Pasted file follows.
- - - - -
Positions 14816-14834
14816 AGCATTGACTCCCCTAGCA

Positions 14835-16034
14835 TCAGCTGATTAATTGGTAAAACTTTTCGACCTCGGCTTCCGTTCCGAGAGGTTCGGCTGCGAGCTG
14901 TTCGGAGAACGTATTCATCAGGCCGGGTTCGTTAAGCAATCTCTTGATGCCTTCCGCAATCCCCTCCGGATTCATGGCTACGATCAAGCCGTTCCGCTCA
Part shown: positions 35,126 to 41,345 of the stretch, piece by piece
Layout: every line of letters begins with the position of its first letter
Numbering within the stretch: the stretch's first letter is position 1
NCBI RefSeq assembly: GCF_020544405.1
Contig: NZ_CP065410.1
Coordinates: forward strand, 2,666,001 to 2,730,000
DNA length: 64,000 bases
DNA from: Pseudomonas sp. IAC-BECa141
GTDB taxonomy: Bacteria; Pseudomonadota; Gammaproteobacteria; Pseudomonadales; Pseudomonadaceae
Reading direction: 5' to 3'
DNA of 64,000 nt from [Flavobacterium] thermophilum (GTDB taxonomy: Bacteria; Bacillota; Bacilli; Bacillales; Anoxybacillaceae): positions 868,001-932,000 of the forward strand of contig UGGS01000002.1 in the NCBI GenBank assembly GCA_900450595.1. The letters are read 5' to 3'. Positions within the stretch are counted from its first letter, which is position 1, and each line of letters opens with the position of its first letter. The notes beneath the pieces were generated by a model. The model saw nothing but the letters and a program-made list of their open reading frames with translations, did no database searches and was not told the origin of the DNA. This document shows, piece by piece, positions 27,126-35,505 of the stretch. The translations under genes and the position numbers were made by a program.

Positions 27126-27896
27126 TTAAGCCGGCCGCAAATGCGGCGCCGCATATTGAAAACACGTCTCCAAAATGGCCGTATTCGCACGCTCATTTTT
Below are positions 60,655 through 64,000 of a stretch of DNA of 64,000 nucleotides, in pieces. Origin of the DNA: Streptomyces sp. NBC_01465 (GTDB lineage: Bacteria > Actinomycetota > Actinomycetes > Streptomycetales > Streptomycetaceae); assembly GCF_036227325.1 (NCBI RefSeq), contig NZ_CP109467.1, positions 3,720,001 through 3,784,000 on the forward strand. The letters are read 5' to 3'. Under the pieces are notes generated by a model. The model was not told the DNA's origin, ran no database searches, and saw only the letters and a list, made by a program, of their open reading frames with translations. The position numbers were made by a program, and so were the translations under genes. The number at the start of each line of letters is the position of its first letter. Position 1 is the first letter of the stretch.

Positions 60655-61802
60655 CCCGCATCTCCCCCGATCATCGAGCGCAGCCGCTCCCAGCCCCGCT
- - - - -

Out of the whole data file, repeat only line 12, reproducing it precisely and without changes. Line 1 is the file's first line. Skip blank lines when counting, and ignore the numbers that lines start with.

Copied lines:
DNA length: 64,000 bases